Ensō Quartet performs for Chamber Music Monterey Bay


Photo by Erica Horn

Passionate enthusiasm and youthful vitality added a heightened dimension to Chamber Music Monterey Bay’s presentation of the Ensō String Quartet at Sunset Center last night. The four young players, violinists Susie Park & Ken Hamao, violist Melissa Reardon and cellist Richard Belcher, are seasoned masters of their craft and treated us last night to some of the finest quartet playing I have ever heard. It was a remarkable combination of style, refinement and artistry in equally generous amounts.

CMMB’s Artistic Director Erica Horn speaking to the audience before the concert announced that this is the last season that these four gifted musicians will be performing together as the Ensō Quartet, since future musical opportunities will be sending them in different artistic directions. Although this will be a loss to the specialized world of quartet playing, we can safely predict that each of these talented young artists will find a high degree of success in their future separate careers.

The program chosen by the Ensō Quartet for this concert was uniquely integrated around and influenced by Beethoven’s late Quartet, Op. 132 in A Minor. The first work on the program, Mendelssohn’s String Quartet in A minor was composed at the time the eighteen-year-old Mendelssohn was intensely studying the late Beethoven quartets. Not surprisingly, Mendelssohn reveals this stylistic influence, especially in his use of motivic development, plus occasional contrapuntal and fugal references.This is a charming and exciting work, and it received a charming and exciting performance that seemed inevitable — I couldn’t imagine it played any other way.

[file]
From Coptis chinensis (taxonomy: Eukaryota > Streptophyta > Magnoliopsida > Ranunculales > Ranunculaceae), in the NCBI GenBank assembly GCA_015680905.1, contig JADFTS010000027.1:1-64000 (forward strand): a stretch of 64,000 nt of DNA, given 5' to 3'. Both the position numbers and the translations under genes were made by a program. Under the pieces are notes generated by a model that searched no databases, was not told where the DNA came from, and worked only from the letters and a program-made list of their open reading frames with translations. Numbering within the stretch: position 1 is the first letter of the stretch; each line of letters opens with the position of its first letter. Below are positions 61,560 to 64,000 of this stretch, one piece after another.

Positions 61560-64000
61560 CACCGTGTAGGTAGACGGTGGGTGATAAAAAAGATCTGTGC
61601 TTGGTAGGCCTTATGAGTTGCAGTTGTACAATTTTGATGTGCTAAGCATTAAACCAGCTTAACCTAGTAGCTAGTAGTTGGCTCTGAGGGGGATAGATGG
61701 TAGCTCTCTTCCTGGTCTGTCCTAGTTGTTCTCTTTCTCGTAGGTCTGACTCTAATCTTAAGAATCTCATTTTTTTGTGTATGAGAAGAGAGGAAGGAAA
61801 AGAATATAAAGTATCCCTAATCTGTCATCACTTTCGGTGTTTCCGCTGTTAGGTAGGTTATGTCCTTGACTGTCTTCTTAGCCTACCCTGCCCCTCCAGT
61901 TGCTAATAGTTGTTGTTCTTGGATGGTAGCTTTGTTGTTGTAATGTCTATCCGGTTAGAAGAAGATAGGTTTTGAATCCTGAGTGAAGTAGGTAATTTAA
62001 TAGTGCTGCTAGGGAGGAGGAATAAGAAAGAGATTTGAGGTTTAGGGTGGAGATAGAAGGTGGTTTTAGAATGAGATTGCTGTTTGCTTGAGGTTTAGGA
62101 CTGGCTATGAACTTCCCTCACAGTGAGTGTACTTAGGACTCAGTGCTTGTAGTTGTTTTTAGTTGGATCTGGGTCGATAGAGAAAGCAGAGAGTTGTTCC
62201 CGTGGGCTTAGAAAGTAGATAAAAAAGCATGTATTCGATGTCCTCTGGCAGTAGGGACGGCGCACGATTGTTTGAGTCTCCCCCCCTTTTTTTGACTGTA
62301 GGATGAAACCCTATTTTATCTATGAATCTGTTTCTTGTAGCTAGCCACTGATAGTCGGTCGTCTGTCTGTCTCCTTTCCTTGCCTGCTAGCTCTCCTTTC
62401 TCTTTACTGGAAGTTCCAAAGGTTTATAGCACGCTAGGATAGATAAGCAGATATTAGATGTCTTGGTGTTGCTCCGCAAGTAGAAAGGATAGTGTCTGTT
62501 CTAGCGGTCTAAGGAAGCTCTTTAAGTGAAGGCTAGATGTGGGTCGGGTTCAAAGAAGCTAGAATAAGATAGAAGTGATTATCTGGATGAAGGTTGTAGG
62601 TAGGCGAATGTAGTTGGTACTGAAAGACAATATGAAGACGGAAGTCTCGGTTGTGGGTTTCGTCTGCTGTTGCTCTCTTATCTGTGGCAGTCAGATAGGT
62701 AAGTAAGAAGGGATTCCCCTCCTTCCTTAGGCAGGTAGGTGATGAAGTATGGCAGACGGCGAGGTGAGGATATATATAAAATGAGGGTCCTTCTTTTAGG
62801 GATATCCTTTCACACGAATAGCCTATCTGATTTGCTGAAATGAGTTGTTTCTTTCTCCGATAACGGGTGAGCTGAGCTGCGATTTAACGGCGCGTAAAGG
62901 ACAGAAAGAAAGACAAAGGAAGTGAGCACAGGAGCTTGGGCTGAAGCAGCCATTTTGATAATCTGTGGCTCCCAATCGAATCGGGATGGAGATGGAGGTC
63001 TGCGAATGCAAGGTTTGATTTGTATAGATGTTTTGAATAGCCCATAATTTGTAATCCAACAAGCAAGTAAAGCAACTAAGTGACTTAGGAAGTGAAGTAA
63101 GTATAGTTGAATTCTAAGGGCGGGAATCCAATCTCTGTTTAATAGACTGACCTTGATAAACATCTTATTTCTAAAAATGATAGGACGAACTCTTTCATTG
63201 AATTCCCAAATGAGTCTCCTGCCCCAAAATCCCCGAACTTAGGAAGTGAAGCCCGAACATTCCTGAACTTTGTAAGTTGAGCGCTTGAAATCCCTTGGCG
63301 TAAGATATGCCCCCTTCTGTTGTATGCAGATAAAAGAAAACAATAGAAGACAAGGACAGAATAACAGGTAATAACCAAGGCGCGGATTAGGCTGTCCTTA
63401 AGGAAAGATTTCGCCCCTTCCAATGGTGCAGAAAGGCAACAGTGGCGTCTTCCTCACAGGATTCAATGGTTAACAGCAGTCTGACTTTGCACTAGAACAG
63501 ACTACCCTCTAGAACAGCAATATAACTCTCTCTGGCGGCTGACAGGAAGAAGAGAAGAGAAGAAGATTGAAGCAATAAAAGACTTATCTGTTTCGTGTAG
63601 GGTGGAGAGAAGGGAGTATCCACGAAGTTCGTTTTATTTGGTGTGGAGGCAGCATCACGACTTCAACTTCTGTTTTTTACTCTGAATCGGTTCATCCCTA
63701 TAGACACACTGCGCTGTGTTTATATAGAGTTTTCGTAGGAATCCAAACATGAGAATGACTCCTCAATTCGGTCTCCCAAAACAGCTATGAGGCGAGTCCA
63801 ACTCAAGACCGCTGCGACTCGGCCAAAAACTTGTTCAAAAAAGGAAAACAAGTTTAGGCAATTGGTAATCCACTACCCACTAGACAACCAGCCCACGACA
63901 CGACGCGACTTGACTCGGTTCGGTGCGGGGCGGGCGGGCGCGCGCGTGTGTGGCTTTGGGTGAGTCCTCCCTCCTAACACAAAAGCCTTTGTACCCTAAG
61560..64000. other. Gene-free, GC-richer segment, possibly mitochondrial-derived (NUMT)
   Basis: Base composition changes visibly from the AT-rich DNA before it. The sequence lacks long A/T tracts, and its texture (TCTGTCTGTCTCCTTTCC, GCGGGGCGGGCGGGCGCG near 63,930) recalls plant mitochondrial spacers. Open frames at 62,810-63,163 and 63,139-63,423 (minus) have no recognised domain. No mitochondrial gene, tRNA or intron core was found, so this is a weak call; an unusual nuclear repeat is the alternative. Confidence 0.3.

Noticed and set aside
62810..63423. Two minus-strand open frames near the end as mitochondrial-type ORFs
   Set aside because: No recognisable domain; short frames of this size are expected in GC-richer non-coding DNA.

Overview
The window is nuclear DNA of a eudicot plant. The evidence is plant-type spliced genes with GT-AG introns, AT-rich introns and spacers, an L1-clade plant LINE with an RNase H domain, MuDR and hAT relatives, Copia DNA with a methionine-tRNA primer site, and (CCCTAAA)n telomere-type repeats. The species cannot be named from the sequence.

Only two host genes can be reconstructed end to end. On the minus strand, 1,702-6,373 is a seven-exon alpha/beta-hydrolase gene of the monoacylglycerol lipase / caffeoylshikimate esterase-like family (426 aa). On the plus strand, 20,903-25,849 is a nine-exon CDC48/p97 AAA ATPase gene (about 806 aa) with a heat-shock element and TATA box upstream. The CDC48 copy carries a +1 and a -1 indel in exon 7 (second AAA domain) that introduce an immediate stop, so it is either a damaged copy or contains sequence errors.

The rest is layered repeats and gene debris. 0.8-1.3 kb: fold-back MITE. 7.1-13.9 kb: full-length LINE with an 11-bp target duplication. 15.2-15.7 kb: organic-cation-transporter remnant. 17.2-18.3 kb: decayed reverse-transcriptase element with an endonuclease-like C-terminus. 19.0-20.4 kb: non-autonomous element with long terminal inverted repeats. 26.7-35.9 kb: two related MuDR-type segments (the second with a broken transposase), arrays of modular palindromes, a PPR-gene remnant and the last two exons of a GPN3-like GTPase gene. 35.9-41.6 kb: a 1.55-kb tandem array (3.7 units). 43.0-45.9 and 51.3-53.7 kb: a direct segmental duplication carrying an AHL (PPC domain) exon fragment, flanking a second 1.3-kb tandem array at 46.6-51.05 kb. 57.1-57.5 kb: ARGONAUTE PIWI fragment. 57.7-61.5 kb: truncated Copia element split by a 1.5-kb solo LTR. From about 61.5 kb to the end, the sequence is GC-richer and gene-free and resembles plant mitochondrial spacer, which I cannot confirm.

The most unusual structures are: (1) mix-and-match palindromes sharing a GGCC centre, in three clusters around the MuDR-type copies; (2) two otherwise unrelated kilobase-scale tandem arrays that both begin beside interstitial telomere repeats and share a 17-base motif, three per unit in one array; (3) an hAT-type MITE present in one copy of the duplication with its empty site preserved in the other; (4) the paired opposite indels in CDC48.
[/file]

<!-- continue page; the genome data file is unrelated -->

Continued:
The most eagerly anticipated work on the program was Dialogue, by Paul Moravec, written for the Ensō Quartet and premiered by them at Music Mountain Festival in Connecticut in 2015. This brief eight-minute work turned out to be an homage to the Festival’s founder, Jacques Gordon, violinist and leader of the Gordon String Quartet. As it turned out, we had an opportunity to hear examples of the artistry of the Gordon String Quartet, since Moravec’s work is a multi-media creation involving the Ensō Quartet members playing live against recorded selections of passages from Beethoven’s Quartet in A minor, Op. 132. The opening moments of the work featured selections from the Gordon Quartet’s 1930s performance of Beethoven’s slow movement, against which we heard the Ensō players’ tremolos, pizzicatos and further extended development. This brief work turned out to be surprisingly effective, and if the blending of the two performances occasionally left us in doubt who was playing what, that was one of the mysterious pleasures of Moravec’s work. This is a piece I would love to hear again.

After intermission we finally heard the great Beethoven String Quartet No. 15 in A minor, the seminal work that had influenced everything that had gone before on this program. Once again we heard the amazingly precise ensemble playing of this remarkable group. Intonation was absolutely dead on, the rhythmic precision of the individual players was fabulous, and the expressive excitement was so overwhelming that at the conclusion of the final Allegro appassionato movement the audience was totally boisterous with its standing ovation, bravos and relentless applause.

Additionally, I think we all were feeling a tinge of regret that these young musicians are going their separate ways. This is our loss, but what a great opportunity it was to hear them as the Ensō String Quartet on this occasion.

End

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